And you can do that with a bunch of things like if you are really bad with your email inbox and you feel like you never focus on that. I heard of a woman who she only gets a pedicure if she works on overdue emails while she’s getting it. So like reward yourself by doing the thing you don’t want to do. Another one, Katie Milkman, who’s the researcher at the Wharton School, University of Pennsylvania, she was the one who came up with this name temptation bundling. And she realized that she really wanted to read The Hunger Games. She got like really obsessed with the book series when it came out. And so she made a rule for herself where she was only allowed to read The Hunger Games while she was on the treadmill at the gym.

And so, those kinds of strategies are ways to make the unattractive thing more attractive. And you can do that in different ways. Like the one that’s real, I think some habits that are really good; this is really good for what I would call habits of avoidance, so things like don’t drink alcohol for 30 days, or don’t spend money on Amazon, or don’t go out to eat and stay at home and make a meal instead. And habits like that are inherently difficult, because you’re just resisting temptation. It’s like all you’re doing is not doing something and so that doesn’t feel good. You just have to sit with this craving. But you can flip it on its head a little bit.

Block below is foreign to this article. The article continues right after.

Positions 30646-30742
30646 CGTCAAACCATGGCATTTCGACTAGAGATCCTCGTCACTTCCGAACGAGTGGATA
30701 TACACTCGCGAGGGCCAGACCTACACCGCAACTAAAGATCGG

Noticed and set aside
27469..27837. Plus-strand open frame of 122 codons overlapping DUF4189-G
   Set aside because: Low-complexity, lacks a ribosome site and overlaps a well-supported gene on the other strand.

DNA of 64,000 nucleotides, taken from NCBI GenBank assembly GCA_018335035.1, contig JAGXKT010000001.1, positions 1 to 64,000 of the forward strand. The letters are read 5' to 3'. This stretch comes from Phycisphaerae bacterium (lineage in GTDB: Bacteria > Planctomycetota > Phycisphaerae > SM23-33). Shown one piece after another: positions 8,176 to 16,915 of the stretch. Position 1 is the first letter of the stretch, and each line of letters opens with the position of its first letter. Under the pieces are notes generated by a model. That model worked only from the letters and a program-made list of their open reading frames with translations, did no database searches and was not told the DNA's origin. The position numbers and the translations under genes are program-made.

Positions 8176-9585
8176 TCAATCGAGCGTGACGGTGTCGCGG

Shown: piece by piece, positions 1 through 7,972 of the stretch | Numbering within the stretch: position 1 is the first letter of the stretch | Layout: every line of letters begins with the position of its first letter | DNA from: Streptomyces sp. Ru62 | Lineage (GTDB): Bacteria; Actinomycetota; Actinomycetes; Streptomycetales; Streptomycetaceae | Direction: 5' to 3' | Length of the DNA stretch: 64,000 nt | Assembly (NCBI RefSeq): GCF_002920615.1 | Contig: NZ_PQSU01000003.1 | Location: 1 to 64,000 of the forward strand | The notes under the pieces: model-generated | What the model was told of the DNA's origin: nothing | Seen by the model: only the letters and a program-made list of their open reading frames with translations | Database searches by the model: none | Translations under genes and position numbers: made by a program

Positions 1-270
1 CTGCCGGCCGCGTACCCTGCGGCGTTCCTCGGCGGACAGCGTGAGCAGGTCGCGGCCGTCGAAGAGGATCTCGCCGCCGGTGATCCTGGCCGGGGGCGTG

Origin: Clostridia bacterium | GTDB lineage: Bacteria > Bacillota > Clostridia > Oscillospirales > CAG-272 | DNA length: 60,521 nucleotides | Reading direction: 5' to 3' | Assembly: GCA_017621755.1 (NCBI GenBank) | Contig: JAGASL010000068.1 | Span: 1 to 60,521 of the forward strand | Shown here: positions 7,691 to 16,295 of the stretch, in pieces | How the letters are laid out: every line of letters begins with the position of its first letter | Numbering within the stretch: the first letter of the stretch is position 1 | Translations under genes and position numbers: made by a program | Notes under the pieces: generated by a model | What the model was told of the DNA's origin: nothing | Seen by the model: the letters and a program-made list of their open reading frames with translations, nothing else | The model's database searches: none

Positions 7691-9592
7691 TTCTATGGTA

And so one of my readers, he and his wife, they wanted to eat out less and save money by cooking more. And so normally they’re just resisting the temptation to go to dinner to go out to eat at the restaurant. But instead, what they did was they set up a little savings account and they labeled it trip to Europe. And then anytime they stayed home and cooked dinner instead of going out to the restaurant, they would transfer $50 over to the savings account. And so, they still had to put the work in of cooking the meal, but they got the immediate enjoyment of seeing the savings account grow. And that’s really the ultimate lesson that I’m sharing here with this temptation bundling strategy is how can you give yourself a little bit of an immediate enjoyment from something else while you’re doing the difficult thing.

And so, there obviously this depends on what is enjoyable to you. But like from a business standpoint, there was someone that I worked with who he hated taking these meetings, these calls, and he really just didn’t like being inside all day, he didn’t like being hunched over to his desk. And so he changed it so that he only took meetings while going on a walk through the park that was near his office. And so taking a meeting meant he got to go outside and go for a walk. And it can be in large or small ways, but anytime you get an immediate bit of satisfaction and enjoyment with it, suddenly the unattractive thing becomes a little more attractive.

Steve: I just wanted to take a moment to tell you about a free resource that I offer on my website that you may not be aware of. If you are interested in starting your own online store, I put together a comprehensive six day mini course on how to get started in e-commerce that you should all check out. It contains both video and text based tutorials that go over the entire process of finding products to sell all the way to getting your first sales online. Now, this course is free and can be obtained at Mywifequitherjob.com/free. Just sign up right there on the front page via email and I’ll send you the course right away. Once again that’s my Mywifequitherjob.com/free. Now back to the show.